Sunday, 26 May 2013

Students of pond difference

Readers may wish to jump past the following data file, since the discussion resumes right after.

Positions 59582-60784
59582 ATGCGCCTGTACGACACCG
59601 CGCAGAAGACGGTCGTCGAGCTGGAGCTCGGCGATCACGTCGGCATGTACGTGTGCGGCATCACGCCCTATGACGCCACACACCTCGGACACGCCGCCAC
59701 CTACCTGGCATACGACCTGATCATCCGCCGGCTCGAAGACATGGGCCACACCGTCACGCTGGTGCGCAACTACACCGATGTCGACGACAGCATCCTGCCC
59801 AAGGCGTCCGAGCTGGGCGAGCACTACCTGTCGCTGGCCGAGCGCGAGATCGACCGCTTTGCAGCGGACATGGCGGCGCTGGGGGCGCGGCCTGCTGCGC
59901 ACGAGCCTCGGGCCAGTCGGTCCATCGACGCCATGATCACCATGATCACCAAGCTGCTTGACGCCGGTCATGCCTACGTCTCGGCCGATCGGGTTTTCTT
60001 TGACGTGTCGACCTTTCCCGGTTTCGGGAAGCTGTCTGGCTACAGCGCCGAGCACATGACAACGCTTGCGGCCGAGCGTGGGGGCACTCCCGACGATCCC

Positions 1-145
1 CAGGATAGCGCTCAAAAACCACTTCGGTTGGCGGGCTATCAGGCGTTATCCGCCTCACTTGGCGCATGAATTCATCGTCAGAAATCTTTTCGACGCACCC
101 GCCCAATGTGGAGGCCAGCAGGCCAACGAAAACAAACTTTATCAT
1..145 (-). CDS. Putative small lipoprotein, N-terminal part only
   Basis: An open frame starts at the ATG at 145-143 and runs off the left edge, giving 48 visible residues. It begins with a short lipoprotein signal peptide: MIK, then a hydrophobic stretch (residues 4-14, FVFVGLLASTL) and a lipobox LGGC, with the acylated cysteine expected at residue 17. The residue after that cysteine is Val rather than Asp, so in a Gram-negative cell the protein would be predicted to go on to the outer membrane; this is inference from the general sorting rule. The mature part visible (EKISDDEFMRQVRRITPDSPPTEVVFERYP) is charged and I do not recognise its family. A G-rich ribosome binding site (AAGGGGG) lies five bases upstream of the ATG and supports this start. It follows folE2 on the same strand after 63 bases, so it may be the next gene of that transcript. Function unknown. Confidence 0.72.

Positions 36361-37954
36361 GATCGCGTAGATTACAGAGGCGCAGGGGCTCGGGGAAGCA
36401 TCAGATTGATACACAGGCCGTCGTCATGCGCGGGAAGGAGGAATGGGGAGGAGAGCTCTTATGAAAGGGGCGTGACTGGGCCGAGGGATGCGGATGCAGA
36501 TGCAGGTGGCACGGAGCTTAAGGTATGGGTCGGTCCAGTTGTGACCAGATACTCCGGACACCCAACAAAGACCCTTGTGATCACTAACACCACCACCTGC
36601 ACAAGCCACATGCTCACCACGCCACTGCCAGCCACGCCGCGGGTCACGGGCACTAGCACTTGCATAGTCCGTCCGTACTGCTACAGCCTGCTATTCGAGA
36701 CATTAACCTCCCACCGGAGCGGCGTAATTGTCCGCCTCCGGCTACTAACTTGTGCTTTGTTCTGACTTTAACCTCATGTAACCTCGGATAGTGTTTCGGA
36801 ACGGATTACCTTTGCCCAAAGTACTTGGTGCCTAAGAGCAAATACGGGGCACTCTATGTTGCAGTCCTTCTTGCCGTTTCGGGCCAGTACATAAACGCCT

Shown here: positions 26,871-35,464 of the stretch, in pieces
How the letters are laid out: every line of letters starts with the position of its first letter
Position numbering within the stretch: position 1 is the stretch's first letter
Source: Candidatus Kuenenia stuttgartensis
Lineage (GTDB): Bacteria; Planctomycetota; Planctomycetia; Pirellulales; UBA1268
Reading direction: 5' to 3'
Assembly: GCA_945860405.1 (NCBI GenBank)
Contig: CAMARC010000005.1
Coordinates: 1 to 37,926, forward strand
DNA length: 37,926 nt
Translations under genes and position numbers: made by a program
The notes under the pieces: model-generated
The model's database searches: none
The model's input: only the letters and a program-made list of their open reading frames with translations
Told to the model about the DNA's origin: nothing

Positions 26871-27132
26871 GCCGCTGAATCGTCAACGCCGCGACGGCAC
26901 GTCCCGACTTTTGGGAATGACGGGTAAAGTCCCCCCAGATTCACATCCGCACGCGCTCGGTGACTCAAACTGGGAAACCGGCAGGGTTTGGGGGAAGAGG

I’ve spent the last week in the Lake District with our first year undergraduates on their annual field trip, a mix of core ecological skills for conservation and landscape in the UK (Phase 1 mapping, National Vegetation Classification), ping pong and stone circles human sacrifice re-enactments. They worked hard, twelve hour days, apart from the final night when they stayed up even longer to craft the data they had been collecting into presentations. Creating a pressed flower collection may not seem  the most compelling activity when you are 19, but I am confident those slightly mangled specimens of pignut and pink campion will one day be treasured possessions. Each student had a particular flower to find, hampered a bit by the late spring but also resulting in a bout of botanical blind man’s buff, watching them walk past their quarry. They have to do a group project too. One five-some, Ryan, Chloe, Dylan, Andrew and Jack took up the challenge of comparing the richness of invertebrate in two ponds compared to two streams. We’ve not tried this before but after several days of counting grasses in quadrats you can see the attraction. They took kick samples from two streams coming off the southern slopes of the Blencathra ridge up by Skiddaw, then samples from two nearby ponds. The streams yielded Heptagenidiae and Baetidae Mayflies, Leuctridae and Chloroperlidae stoneflies and a supporting caste of oligochaete worms and cranefly larvae. The two ponds were more of a surprise, both teeming with tadpoles but otherwise rather different, one pinging Copepoda zooplankton and creeping Nemouridae stoneflies, the other with Polycelis flatworms, Pseudocrangonyx gracilis shrimps and the giant Ramshorn snail Planorbis corneus. They used Jaccard’s Index of Similarity to summarise these patterns, essentailly a measure of how many taxa two sampels have in common ranging from none, 0%, to an identical inventory, 100%. The two streams were 50% similar to one another, the two ponds only 17% similar to each other, a neat demonstration of the heterogeneity of ponds in the landscape, and a neat demonstration that students can do good work given the opportunity plus  staff suffering from an overdose of Protestant work ethic and slightly sleepless nights.

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